The Department of Justice has appealed a federal court's decision to lift a stay allowing the military to continue implementing its Don't Ask Don't Tell policy. The court lifted the stay in part based on the government's own arguments for refusing to defend the Defense of Marriage Act.
A couple of points. It's really tempting to give the government a pass here--after all Congress voted to allow repeal, and the service chiefs have all submitted their evaluations. Repeal seems imminent, so why not let the government take their time?
For one thing, discharges are still happening, as Chris Geidner reports:
And, as has been seen, DADT does remain in effect, with administrative separation board hearings proceeding and discharges continuing under DADT. Although the emergency order states there only has been one DADT discharge since the passage of the repeal act, the Air Force has confirmed three discharges and one resignation related to 10 U.S.C. 654 in 2011.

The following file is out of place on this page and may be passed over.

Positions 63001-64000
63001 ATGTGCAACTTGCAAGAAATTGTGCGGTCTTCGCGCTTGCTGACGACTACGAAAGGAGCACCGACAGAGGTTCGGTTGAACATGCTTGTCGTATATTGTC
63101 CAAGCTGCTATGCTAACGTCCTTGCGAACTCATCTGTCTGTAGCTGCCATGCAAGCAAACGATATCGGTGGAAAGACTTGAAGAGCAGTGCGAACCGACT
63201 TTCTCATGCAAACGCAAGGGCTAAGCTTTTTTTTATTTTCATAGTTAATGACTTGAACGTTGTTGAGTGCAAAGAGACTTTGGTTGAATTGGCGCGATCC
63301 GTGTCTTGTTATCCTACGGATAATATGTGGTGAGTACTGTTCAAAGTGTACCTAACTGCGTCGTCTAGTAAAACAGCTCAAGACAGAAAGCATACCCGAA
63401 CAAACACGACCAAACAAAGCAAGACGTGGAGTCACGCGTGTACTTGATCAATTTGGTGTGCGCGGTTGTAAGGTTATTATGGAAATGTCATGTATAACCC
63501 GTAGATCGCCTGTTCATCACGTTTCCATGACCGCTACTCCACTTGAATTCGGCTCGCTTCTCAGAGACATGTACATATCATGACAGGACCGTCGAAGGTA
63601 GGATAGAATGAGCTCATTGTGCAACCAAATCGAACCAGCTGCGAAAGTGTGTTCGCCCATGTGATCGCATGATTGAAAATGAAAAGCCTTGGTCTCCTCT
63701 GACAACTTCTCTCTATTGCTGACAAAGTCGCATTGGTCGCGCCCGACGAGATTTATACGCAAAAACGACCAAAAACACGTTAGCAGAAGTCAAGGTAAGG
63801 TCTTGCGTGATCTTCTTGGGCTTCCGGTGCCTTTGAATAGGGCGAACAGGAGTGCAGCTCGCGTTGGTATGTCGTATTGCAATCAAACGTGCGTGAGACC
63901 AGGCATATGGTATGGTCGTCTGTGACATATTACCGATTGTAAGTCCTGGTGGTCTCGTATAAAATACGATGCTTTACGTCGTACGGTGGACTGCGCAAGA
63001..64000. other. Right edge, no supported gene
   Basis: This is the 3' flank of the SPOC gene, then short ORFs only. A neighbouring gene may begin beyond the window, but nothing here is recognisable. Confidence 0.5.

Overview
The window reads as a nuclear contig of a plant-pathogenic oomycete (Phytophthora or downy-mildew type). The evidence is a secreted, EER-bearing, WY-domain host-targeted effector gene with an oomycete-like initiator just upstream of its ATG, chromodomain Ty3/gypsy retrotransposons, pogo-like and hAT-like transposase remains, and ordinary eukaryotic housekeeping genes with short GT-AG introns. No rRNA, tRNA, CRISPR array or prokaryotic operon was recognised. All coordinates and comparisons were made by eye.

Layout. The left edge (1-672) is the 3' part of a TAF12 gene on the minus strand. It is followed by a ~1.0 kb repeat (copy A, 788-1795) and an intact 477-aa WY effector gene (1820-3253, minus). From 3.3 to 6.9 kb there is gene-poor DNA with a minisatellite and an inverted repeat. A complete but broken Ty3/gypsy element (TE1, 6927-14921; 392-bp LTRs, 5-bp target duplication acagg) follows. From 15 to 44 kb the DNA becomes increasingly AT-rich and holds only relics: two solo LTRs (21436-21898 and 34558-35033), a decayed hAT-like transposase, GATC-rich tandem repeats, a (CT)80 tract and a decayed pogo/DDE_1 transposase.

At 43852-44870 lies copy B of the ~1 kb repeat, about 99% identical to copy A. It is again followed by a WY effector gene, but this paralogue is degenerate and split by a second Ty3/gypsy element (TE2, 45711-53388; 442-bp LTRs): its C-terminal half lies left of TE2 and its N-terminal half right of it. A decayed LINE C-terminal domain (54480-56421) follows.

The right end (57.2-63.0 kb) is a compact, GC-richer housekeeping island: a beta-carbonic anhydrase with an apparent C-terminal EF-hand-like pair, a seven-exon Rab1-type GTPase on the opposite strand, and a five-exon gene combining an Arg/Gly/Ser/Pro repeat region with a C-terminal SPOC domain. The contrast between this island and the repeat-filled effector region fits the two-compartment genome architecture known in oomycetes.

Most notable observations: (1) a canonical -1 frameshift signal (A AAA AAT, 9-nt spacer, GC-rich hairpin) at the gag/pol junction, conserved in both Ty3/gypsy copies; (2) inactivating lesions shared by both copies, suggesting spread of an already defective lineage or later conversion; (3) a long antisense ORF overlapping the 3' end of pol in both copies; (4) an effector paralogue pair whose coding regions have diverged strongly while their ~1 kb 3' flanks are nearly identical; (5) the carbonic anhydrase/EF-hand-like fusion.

This isn't really defensible. As David Dayen points out, it's even less defensible given that the military is complying with the court's ruling, which makes the notion that "real and immediate harm" is being done deeply implausible.
Politically, the move is easier to understand. The political calculus here for the administration hasn't changed--part of how DADT got repealed was that the administration promised to allow the military to get rid of the policy at its own pace. That's why the administration was so focused on Congress instead of acting through an executive order or any other means. That's not an excuse, but it helps explain why the administration is still defending the law.
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